|16. Kramnik vs W So
||1-0||29||2016||Grand Chess Tour Paris Blitz||A07 King's Indian Attack|
|17. Aronian vs Kramnik
|| ||½-½||35||2016||Grand Chess Tour Paris Blitz||A14 English|
|18. M Vachier-Lagrave vs A Giri
|| ||½-½||53||2016||Grand Chess Tour Paris Blitz||D73 Neo-Grunfeld, 5.Nf3|
|19. Caruana vs Topalov
|| ||1-0||27||2016||Grand Chess Tour Paris Blitz||D73 Neo-Grunfeld, 5.Nf3|
|20. Carlsen vs Fressinet
||1-0||23||2016||Grand Chess Tour Paris Blitz||C11 French|
|21. W So vs Nakamura
||0-1||68||2016||Grand Chess Tour Paris Blitz||C65 Ruy Lopez, Berlin Defense|
|22. A Giri vs Nakamura
|| ||0-1||46||2016||Grand Chess Tour Paris Blitz||C65 Ruy Lopez, Berlin Defense|
|23. Kramnik vs Carlsen
||0-1||55||2016||Grand Chess Tour Paris Blitz||C55 Two Knights Defense|
|24. Aronian vs Caruana
|| ||1-0||90||2016||Grand Chess Tour Paris Blitz||B08 Pirc, Classical|
|25. Nakamura vs M Vachier-Lagrave
|| ||½-½||31||2016||Grand Chess Tour Paris Blitz||A29 English, Four Knights, Kingside Fianchetto|
| page 1 of 4; games 1-25 of 90
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< Earlier Kibitzing · PAGE 3 OF 3 ·
|Jun-12-16|| ||SirRuthless: Oh yes I almost forgot Wes, he could sneak in top 3 but he will not be able to keep up with the masters of blitz and rapid over four days. I expect a top 6 finish from him.|
|Jun-12-16|| ||ChemMac: Nakamura won against Kramnik thanks to a blunder by Kramnik right before the end...Be3 instead of Qe3 I think. And that decided the Blitz result.|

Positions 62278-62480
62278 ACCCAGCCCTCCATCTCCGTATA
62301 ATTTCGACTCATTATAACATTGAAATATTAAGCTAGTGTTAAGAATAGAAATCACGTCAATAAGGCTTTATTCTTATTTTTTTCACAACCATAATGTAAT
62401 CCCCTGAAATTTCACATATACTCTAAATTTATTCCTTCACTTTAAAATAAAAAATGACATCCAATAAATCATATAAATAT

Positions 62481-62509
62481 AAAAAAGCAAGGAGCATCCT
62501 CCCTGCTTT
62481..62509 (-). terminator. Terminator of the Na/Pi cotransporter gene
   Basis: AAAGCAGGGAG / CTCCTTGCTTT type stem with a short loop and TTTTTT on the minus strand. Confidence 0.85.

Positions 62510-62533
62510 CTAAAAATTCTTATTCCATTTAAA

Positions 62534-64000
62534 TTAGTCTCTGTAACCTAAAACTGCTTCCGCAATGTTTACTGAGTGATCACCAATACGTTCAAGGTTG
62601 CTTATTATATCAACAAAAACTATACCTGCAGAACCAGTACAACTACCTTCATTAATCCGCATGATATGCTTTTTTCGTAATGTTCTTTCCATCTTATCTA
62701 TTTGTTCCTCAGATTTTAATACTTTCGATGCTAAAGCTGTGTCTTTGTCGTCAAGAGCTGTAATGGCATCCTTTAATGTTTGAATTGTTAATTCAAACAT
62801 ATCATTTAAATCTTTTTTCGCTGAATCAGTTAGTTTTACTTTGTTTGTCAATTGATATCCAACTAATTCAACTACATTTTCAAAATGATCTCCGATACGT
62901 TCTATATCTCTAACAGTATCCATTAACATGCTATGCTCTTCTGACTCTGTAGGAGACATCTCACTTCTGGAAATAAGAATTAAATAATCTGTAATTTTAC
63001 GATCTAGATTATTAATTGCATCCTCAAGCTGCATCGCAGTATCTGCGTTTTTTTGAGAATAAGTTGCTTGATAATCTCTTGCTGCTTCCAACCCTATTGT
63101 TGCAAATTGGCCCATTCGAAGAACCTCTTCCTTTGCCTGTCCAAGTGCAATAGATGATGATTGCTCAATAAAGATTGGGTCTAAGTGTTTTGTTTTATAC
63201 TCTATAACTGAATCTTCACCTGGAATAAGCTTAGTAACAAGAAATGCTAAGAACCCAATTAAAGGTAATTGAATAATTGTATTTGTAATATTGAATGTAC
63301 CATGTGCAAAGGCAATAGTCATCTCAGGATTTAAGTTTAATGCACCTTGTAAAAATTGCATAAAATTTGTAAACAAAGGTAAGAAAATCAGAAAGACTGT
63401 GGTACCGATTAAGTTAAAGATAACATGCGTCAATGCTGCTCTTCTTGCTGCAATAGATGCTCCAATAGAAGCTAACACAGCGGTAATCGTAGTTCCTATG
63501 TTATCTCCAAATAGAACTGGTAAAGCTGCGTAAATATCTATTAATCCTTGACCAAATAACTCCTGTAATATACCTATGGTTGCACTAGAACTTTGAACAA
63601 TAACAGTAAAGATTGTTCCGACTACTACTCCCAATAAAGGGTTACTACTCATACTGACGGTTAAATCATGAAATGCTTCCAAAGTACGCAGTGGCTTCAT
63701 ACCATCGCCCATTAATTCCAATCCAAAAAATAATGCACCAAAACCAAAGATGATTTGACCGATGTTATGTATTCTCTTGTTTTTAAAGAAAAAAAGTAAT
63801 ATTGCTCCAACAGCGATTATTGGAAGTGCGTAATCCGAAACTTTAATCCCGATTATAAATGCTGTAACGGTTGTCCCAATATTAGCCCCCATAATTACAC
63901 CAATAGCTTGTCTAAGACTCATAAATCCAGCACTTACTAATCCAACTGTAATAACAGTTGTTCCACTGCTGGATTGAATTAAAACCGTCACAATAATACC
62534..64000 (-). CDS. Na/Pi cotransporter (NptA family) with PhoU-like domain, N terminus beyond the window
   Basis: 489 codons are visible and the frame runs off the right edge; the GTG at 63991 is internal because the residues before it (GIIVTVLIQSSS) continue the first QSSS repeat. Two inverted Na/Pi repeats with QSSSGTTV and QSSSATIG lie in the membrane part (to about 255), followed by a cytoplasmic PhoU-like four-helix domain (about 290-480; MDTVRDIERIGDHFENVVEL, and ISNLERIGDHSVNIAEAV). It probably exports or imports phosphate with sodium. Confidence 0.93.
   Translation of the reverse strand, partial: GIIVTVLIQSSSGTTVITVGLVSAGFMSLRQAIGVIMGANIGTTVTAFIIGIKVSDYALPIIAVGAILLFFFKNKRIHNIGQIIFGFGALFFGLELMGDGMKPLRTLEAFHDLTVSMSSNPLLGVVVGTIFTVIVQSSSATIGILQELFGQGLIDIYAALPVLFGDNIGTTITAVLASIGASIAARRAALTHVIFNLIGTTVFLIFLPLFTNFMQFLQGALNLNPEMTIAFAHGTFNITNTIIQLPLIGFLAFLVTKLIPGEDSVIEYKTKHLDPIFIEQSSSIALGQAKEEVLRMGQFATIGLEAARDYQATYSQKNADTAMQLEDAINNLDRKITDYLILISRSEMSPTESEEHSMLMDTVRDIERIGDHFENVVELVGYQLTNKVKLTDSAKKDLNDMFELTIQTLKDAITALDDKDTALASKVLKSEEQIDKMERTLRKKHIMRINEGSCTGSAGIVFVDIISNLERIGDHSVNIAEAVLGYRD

|Jun-12-16|| ||Pulo y Gata: Great job, Nakamura! Congratulations!|
|Jun-12-16|| ||SirRuthless: <ChemMac>. Actually that game was drawish and Nakamura won a full point, but a draw would still be a half point Not enough for carlsen to close the gap. Anything else?|
|Jun-12-16|| ||Jambow: <1971> Sorry I saw a flicker and thought the light was on.|
|Jun-13-16|| ||Pulo y Gata: Nakamura. Carlsen. Not much surprise there.
I thought Maxime is the revelation in this dual event. In the shadow of great players, but he sure is getting there, if not already.
|Jun-13-16|| ||Atking: <Pulo y Gata> Totally agreed. I'm surprised how much publicity is done around others super talents, like Giri, Caruana, Wesley, when the French man did for the year even better and only few posts are about MVL's notable performance. I heard that MVL took few years for his graduation in Mathematics this could explain he didn't focus at 100% like the others young stars yet back to chess MVL shows himself as one of the best 5 maybe 3 in the world.|
|Jun-13-16|| ||Pulo y Gata: <Atking> And his play is uncompromising and creative. He's been consistently strong recently and it can only bode well for chess.|
Tradewise Gibraltar (2016)
Tata Steel (2015)
World Cup (2015)
I have read before, too, that he took some time off chess for his studies. But he's back and is now looking to be on the right track.